Tag Archive for 'abuso'

The abuse within élite sport

Giffin, C.E., Schinke, R.J., Wagstaff, C., Quartiroli, A., Larivière, M., Coholic, D., Li, Y. (2024). Advancing Safe Sport Through Occupational Health and Safety a Thematic Meta-Synthesis Exploring Abuse within Elite Adult Sport Contexts. International Journal of Sport Psychology, 55(1), 1-31.

Occupational health and safety management systems (OHSMS) promote healthy workplace environments through regulating hazards and health promotion activities. Abuse within elite sports is one hazard that threatens the health and safety of elite adult athletes.

Despite the widespread existence of evidence-informed guidelines to safeguard youth athletes, few safeguards have been developed for elite adult athletes, despite sport being their primary occupation.

Through a critical realist lens, we used a thematic meta-synthesis to search, appraise and synthesize 20 articles conducted with elite adult athletes who have experienced abuse. We present three themes to highlight: (a) how abuse types (sexual, psychology, physical, and financial) are fluid and expand over time, (b) the contextual factors that influence abuse (individual, relational, structural, cultural), and (c) temporal impacts of abuse throughout athletes’ early, late, and post-sport careers.

The present work is discussed in relation to perceived advancement of OHSMS and safe sport through protecting athletes from the hazards present within their occupational environments.

Sport must integrated personal well-being and performance excellence

The issue of values is an unavoidable topic in sports. As a consultant in high-level sport, I am aware that my role is to support athletes and teams to improve their performances, in essence to win more often. It is equally true that this goal must be achieved in a working environment in which success must be pursued through adherence to a second, equally overriding goal of promoting individual and team well-being.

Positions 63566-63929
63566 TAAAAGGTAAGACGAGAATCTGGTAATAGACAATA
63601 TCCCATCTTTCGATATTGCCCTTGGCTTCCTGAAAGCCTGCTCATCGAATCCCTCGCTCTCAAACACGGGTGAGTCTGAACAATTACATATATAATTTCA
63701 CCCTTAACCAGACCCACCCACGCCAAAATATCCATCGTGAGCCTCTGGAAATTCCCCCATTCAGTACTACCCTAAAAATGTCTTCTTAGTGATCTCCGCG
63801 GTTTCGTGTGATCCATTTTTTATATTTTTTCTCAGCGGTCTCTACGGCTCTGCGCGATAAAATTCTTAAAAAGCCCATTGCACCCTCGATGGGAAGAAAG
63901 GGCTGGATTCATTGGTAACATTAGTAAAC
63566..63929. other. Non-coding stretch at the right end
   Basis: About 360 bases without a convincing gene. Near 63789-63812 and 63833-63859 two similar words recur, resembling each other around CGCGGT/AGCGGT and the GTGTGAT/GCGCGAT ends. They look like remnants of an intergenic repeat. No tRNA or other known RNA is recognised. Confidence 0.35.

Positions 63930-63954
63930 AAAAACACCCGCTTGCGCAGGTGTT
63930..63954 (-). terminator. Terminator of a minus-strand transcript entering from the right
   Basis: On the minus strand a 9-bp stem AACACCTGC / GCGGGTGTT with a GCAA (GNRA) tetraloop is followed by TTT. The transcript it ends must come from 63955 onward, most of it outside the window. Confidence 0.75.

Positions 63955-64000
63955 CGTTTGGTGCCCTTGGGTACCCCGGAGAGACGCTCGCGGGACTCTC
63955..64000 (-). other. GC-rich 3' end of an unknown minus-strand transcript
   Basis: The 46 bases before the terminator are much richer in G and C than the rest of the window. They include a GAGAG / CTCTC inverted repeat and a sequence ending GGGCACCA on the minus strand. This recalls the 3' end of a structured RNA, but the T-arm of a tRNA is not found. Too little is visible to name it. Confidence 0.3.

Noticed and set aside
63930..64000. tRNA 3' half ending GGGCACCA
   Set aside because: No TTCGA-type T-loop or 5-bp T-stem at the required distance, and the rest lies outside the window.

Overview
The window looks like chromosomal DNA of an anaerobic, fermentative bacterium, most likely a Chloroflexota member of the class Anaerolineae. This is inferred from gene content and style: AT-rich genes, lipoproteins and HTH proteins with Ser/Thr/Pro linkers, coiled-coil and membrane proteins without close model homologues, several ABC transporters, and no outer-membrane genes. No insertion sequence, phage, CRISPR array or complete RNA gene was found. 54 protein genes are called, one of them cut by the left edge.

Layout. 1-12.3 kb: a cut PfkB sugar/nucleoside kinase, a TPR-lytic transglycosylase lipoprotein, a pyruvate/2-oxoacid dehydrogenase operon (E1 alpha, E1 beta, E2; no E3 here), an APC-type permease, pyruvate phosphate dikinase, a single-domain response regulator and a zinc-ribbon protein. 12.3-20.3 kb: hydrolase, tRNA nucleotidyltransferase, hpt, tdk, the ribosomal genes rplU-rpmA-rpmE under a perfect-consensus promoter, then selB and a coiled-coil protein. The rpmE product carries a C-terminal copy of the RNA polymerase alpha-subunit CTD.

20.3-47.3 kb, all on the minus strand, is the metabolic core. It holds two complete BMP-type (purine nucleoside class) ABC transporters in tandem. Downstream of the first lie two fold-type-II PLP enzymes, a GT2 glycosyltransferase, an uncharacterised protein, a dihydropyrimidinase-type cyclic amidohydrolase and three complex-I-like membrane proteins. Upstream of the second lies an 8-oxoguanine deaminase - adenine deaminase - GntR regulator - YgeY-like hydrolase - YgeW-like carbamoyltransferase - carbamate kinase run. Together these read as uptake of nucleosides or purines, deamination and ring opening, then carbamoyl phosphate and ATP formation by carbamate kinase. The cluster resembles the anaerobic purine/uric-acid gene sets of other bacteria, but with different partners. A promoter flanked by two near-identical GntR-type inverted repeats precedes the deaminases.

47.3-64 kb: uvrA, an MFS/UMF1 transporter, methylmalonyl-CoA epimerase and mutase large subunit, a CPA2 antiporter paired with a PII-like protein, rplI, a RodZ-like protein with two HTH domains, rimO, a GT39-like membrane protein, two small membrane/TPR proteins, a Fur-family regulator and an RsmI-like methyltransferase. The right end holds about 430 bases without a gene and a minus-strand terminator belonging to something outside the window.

In the absence of this combination of well-being and the desire to succeed, training can become a dangerous situation for the lives of young people, as decisions are made that favor a purely physical and biomechanical conception of the athlete with total forgetfulness of the psycho-social component. Sport has already passed, without finding definitive solutions in favor of the athlete, through the tragedy of doping, drug and alcohol abuse, through rather widespread stories of sexual abuse and the numerous cases of psychopathology that have affected many champions and not only them. Now the scandal of gymnastics girls being psychologically abused because they were forced to obey a system of living contrary to that which promotes their health is another example of how bad sport can be when it is driven in the absence of a value system that puts psychological health and well-being first.
Who should the parents of these girls listen to? Those who impose daily weight measurement and who humiliate girls with shameful words in order to win a medal or their daughters who denounce the unsustainability of this system of living? What is important for families to have a daughter who wins a medal or a daughter who is happy?

These denunciations are good for sport at the absolute level, for one thing because they should prevent this wrong system from continuing over time to the detriment of other female athletes. However, it should also serve to promote a different sports culture in gymnastics by putting the value of the person first. We should not forget that we are talking about little girls and adolescents who live the unrepeatable years of their physical, psychological and social development in an environment where they are dominated by fear, guilt and where they continually feel accused of being inadequate, with words whose use alone should have resulted in the removal of these people from their role of guiding these girls.

Unfortunately, these facts are not an exception because forms of abuse, worldwide, are not new to gymnastics. One need only recall the U.S. gymnastics scandal in which dozens of girls were abused by national team doctor Larry Nassar, as well as that of U.K. gymnastics exposed in a 2022 white paper by Anne Whyte. Stories not unlike the one allegedly experienced in Romania, nearly 50 years ago, by the greatest gymnast of all time, Nadia Comaneci and recounted in a 2021 book by historian Stejarel Olaru on declassified Romanian police documents.

Ongoing investigations will determine the reality of what transpired, the fact remains that complaints and discomfort remain and have undermined the credibility of a system based only on the idea that the only thing that matters is winning.